Boroma kidnap slur on Trinamul kin

The unease within the family of Matua matriarch Binapani Devi spilled out in the open today with her younger son accusing her daughter-in-law of kidnapping the nonagenarian and one of her grandsons ruing the "imminent destruction" of a socio-religious movement for "petty politics".

By Meghdeep Bhattacharyya
  • Published 14.02.15
  •  
Boroma outside the polling
station. (Partha Sarathi Nandi)

Thakurnagar (North 24-Parganas), Feb. 13: The unease within the family of Matua matriarch Binapani Devi spilled out in the open today with her younger son accusing her daughter-in-law of kidnapping the nonagenarian and one of her grandsons ruing the "imminent destruction" of a socio-religious movement for "petty politics".

From 5.30am this morning, the otherwise serene and staid Thakurbari, the headquarters of the Matua Mahasangha, was abuzz with allegations by Binapani Devi's son Manjul Krishna Thakur that the matriarch had been kidnapped by his sister-in-law Mamatabala Thakur, the Trinamul candidate for the Bongaon Lok Sabha seat.

Manjul Krishna, who quit as minister and defected to the BJP last month, alleged that Mamatabala surreptitiously whisked away Binapani Devi, Boroma to her followers, to garner votes in her name. Manjul Krishna's elder son Subrata is the BJP candidate for the seat.

For the next two-and-a-half hours, despite frantic searches by BJP activists, Boroma, 95, remained untraceable.

Finally, at 8am, she arrived at Thakurnagar RP School, 100 metres from Thakurbari, to vote. She was accompanied by Rajib Das, a Trinamul activist who is the nephew of last year's BJP nominee for the Bongaon constituency, K.D. Biswas.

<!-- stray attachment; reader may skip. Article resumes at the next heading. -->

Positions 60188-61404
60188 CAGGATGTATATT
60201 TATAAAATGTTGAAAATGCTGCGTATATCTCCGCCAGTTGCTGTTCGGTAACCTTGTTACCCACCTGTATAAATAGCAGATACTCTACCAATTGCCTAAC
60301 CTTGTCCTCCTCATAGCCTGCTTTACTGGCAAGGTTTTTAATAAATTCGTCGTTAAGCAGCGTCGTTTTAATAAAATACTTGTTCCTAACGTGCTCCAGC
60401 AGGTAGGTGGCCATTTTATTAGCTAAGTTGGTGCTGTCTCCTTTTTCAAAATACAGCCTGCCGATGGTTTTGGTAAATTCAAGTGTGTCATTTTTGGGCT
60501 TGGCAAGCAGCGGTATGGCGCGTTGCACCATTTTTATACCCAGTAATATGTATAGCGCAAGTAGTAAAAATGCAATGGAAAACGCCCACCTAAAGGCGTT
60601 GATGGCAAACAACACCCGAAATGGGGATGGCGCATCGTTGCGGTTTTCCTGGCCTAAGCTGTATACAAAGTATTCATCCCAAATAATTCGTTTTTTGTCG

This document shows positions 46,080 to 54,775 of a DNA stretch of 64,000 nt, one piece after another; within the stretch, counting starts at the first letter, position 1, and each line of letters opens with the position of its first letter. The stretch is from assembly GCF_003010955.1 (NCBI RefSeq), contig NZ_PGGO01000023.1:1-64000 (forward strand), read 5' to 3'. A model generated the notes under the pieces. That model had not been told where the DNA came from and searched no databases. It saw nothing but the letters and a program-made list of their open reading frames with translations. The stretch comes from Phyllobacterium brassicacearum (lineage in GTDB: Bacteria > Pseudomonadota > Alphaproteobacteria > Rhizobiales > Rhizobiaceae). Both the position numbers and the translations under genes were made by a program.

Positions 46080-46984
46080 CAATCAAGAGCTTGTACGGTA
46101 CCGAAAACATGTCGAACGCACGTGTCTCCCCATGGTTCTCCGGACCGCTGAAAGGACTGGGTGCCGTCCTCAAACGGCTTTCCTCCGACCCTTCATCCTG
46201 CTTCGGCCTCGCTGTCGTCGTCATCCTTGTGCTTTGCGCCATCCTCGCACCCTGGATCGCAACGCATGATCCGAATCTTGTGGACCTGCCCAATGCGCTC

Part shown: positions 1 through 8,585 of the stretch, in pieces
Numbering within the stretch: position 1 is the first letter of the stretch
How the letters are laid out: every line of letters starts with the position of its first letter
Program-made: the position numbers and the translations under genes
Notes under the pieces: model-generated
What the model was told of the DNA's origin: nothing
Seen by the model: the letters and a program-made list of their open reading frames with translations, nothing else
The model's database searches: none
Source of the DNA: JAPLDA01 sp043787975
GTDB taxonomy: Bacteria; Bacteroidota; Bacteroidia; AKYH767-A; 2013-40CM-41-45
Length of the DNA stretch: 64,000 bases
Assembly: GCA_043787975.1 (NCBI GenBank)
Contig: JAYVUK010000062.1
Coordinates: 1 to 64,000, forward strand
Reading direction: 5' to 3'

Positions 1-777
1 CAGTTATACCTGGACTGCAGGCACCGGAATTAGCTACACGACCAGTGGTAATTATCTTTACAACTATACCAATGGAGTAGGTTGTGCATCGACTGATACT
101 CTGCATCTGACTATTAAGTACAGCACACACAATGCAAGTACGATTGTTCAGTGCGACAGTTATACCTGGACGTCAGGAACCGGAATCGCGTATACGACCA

In response to questions on who she voted, Boroma said: " Kaurey egta disi (I voted for someone)."

Trinamul sources said she had been taken to a "safe house" by Gaighata panchayat samiti vice-president and party leader Dhyanesh Narayan Guha, the arch-rival of Manjul Krishna. The sources said the move was prompted by Subrata's attempts to take "unfair advantage" of Boroma's stature.

Subrata rubbished the claim, saying he simply planned to seek Boroma's blessings.

According to a Trinamul leader, the BJP's Biswas, who is "displeased" with his party for fielding Subrata, had helped in whisking away Boroma and Mamatabala was "in the know".

Mamatabala denied the allegations. "Boroma had gone for a recce of the constituency, something she does on polling days. The BJP backers in our family know her so little that they are unaware of such things," she said.

That there is more disquiet in the family became evident when Manjul Krishna's younger son Santanu said politics was "ruining" the Matua movement. All mainstream parties in the state have been wooing the Matua community, comprising downtrodden Namasudras who had crossed over to India as refugees after the partition.

Santanu warned his relatives of the consequences of getting involved in politics.

"From being kingmakers for decades, we tried to become kings. That was the beginning of the end of our great socio-religious movement spanning two centuries," he said.

According to Santanu, who spent much of his early twenties in Australia along with his elder brother, he was voicing the opinion of a large section of the community.

"I hate not being able to meet my own grandmother, living 10 yards from her. I was her favourite. Her house is cordoned off by 20 police personnel, who tell me she is sick whenever I go to see her. My own aunt (Mamatabala) doesn't speak to me. This is what politics has done to our family," Santanu said.

"I am so sick of this; as are most Matuas. They don't want to see us bickering like this while parties reap political dividends using us as pawns," he told The Telegraph.

Santanu said there had been problems whenever the Thakur family dabbled in politics, reminiscing how a joint movement of the Scheduled Castes and the Matuas suffered a jolt in 1946. That year, following P.R. Thakur's association with the Congress, Jogendranath Mondal of the Bengal Scheduled Caste Federation had made common cause with the Muslim League in its demand for Pakistan, hoping that the SCs would benefit from it.

In 1963, P.R. Thakur resigned from the Congress and it took him till 1986 to revive the Matua Mahasangha.

"I really want this family to learn from the mistakes of '46 and take heed. Petty politics will spell doom for our movement," Santanu said.